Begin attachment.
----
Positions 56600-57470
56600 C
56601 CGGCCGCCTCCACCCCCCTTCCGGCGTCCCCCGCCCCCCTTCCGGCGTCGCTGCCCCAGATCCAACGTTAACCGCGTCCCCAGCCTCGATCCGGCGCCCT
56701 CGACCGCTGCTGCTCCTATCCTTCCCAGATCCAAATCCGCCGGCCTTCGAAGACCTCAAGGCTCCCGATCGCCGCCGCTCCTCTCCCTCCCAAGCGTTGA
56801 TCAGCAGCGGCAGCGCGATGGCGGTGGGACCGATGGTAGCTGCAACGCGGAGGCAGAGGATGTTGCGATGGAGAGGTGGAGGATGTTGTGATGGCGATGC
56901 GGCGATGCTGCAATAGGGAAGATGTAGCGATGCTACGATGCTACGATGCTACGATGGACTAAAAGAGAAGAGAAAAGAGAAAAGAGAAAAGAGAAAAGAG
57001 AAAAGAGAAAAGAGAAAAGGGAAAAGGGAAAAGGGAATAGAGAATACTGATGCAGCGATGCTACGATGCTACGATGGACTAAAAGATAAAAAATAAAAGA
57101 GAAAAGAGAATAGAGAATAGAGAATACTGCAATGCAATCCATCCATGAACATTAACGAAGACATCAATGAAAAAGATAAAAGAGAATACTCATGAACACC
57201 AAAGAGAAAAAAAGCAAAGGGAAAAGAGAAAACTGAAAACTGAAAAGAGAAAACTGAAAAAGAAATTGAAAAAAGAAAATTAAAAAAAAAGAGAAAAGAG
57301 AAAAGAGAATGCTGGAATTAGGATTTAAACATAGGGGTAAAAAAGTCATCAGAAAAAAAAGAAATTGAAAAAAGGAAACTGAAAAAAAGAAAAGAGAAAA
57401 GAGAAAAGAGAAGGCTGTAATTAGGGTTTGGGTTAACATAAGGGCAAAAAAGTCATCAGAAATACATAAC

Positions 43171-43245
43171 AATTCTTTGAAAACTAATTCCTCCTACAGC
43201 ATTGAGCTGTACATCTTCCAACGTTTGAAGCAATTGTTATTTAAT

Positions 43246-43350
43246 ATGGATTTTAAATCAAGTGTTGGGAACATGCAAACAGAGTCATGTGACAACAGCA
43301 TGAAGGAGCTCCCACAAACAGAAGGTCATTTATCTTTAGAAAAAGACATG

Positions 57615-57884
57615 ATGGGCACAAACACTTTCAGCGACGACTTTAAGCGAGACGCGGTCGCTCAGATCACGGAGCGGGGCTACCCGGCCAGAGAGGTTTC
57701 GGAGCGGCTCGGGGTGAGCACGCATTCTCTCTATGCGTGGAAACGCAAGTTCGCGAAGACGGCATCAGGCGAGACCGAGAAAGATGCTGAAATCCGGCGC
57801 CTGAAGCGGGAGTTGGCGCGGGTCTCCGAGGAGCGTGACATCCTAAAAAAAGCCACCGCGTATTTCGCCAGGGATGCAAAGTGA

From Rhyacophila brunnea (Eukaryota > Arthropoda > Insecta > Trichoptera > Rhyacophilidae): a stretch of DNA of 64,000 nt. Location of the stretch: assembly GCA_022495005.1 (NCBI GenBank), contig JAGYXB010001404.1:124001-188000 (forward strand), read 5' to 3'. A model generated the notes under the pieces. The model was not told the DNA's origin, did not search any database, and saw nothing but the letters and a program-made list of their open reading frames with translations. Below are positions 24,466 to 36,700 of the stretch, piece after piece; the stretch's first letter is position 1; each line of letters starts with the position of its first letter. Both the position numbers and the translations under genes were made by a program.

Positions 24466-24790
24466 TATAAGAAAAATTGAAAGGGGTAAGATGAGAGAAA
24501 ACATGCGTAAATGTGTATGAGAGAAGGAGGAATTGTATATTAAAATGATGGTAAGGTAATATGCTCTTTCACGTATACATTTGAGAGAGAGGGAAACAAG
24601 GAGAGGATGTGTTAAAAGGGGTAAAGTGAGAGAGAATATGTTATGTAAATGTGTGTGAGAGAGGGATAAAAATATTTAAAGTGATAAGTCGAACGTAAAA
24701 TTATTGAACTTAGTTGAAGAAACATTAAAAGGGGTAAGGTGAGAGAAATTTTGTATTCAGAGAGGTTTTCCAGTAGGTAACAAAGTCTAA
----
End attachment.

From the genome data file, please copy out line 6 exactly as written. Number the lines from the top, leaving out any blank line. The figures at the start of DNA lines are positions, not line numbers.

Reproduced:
56901 GGCGATGCTGCAATAGGGAAGATGTAGCGATGCTACGATGCTACGATGCTACGATGGACTAAAAGAGAAGAGAAAAGAGAAAAGAGAAAAGAGAAAAGAG